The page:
An important aspect of lodging an onshore partner visa application is to first ensure that you can validly lodge the application in Australia and that you meet time of application requirements for visa grant. Schedule 3 criteria prescribes additional requirements for the grant of the onshore partner visa in circumstances where you do not hold a substantive visa at the time of lodgement of your application (a substantive visa is any visa excluding a bridging visa, criminal justice or enforcement visa).
If you lodge an offshore partner visa application, you will be permitted to enter Australia upon grant of the temporary subclass 309 visa. Given the extended processing times currently being experienced (which can take on average 14-20 months based on current estimates), you might consider applying for another class of visa, such as a visitor visa, to enable you to visit your partner whilst you await a decision on the temporary partner visa application (provided you are eligible).
Upon grant of the offshore temporary partner residence visa, you can lawfully reside in Australia until your permanent residence visa application is decided (this is the same for both the onshore and offshore applications).
Relationships which are classified as ‘long-term’ under the migration provisions are assessed for both the temporary and permanent residence visas at the first processing stage and are therefore fast-tracked by ‘skipping’ a step.
To qualify for a partner visa, a key requirement is that your relationship satisfies the relevant definition of either a ‘spouse’ or ‘de facto’ relationship in accordance with the migration provisions. Therefore, things may not be as clear-cut as one might anticipate and differences can arise in what is actually accepted for visa application purposes. For example, if you are applying on the basis of a ‘spouse’ relationship with your Australian partner, your marriage must be valid under Australian law. A marriage that took place outside Australia and which is recognised in an overseas jurisdiction will not necessarily be legally recognised in Australia.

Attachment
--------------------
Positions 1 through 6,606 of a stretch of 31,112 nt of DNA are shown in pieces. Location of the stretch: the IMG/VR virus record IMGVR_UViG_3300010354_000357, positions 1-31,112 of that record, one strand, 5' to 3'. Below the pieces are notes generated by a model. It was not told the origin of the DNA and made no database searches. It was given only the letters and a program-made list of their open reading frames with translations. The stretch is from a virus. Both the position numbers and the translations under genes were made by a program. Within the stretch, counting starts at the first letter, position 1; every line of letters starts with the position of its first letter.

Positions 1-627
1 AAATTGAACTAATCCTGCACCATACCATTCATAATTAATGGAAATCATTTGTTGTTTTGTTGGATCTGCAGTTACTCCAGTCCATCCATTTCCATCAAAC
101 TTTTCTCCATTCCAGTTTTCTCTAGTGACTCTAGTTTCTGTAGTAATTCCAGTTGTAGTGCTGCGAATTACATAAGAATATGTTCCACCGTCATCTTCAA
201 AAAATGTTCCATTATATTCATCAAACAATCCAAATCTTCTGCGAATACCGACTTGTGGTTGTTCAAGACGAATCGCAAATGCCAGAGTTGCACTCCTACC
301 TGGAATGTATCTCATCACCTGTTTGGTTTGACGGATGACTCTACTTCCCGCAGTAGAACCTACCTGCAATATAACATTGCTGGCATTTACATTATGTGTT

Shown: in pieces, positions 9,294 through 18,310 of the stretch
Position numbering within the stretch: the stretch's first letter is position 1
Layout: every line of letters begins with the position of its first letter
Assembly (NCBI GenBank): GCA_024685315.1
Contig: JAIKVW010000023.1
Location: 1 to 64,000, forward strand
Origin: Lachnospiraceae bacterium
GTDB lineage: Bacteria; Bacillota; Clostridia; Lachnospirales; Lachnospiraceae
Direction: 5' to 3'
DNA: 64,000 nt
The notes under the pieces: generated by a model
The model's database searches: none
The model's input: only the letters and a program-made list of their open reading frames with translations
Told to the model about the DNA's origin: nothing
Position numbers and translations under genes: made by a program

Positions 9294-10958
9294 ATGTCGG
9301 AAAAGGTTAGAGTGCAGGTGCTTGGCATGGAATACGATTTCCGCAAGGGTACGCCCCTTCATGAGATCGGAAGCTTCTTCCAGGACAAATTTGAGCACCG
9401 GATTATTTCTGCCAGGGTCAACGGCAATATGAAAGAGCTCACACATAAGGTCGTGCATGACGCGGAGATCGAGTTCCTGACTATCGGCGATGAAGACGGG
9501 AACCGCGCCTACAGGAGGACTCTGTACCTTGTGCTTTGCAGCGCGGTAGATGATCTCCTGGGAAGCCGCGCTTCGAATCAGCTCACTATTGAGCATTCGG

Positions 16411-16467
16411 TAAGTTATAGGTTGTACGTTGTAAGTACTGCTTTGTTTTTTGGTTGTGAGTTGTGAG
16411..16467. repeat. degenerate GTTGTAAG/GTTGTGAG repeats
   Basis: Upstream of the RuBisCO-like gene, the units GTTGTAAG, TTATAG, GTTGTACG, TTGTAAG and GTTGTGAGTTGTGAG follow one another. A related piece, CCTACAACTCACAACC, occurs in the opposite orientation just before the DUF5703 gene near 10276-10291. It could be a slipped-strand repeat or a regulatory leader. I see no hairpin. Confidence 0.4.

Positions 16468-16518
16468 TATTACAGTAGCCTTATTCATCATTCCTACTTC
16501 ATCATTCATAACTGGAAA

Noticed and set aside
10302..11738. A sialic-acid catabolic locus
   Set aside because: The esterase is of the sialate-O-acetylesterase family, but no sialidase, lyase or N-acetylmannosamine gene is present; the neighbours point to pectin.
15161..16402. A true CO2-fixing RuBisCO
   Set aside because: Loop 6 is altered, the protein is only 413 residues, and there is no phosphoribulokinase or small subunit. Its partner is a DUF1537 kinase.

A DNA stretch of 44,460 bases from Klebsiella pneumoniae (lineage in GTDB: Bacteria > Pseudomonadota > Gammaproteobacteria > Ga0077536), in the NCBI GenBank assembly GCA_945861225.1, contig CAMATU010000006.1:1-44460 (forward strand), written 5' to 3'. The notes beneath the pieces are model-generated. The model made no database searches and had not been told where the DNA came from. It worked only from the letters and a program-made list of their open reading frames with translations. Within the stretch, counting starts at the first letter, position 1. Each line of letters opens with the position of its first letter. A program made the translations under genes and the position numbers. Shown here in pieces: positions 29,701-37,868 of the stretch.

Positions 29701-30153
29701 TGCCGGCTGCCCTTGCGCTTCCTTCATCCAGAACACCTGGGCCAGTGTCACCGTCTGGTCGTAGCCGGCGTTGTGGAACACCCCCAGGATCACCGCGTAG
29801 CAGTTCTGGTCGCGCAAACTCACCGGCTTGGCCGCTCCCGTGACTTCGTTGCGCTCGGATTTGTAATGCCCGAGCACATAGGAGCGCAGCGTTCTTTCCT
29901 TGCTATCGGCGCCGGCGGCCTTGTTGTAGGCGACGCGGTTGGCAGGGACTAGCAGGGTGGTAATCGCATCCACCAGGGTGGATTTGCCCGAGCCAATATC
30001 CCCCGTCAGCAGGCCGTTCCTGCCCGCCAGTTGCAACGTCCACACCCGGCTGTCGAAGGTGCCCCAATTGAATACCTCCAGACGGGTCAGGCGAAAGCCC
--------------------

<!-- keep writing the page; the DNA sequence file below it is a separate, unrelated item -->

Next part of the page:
Similarly, for a ‘de facto’ relationship, its ordinary common usage meaning, or how it is defined under other laws in Australia or overseas, may not necessarily equate with how it is defined under the Migration Act and Regulations. Assessing whether you satisfy either of these terms (depending on your personal situation), will be one of the most important aspects of your partner visa application. The bulk of your application will consist of submitting evidence to support your claims that your relationship is genuine and that it satisfies the relevant meaning of either a spouse or de facto relationship under the migration provisions.